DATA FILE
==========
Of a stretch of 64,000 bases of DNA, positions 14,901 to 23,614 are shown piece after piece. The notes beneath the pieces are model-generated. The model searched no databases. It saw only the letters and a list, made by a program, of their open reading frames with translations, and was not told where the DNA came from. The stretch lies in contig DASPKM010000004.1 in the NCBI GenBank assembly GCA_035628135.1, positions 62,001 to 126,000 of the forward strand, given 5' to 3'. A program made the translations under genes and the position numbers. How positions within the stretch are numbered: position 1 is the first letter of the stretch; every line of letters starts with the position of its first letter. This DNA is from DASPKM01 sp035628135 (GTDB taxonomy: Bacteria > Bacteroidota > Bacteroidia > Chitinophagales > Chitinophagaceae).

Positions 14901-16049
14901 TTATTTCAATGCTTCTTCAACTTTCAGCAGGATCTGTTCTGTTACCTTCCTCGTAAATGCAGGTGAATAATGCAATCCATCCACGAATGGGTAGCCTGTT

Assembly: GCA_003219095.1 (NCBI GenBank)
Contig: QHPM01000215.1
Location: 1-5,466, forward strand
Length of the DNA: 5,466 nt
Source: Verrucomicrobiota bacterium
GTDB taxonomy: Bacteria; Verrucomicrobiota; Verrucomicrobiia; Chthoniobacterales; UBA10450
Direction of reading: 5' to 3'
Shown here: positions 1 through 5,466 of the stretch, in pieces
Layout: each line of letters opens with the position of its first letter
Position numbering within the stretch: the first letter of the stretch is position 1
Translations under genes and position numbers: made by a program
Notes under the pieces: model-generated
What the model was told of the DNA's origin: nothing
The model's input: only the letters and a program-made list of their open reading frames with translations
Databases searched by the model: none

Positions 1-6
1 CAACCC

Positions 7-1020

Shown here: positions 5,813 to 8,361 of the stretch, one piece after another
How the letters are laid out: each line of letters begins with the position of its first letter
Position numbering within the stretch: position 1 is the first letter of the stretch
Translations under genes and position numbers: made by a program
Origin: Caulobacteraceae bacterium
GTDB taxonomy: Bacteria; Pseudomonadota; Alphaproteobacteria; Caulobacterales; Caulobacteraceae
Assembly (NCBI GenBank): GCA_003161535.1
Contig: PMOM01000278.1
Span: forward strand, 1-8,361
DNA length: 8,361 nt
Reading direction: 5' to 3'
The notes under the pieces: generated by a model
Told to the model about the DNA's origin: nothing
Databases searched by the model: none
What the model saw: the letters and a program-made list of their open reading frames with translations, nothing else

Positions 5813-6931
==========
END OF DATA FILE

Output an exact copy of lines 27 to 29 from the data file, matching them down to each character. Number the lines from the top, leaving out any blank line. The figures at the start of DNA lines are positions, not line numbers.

GTDB taxonomy: Bacteria; Pseudomonadota; Alphaproteobacteria; Caulobacterales; Caulobacteraceae
Assembly (NCBI GenBank): GCA_003161535.1
Contig: PMOM01000278.1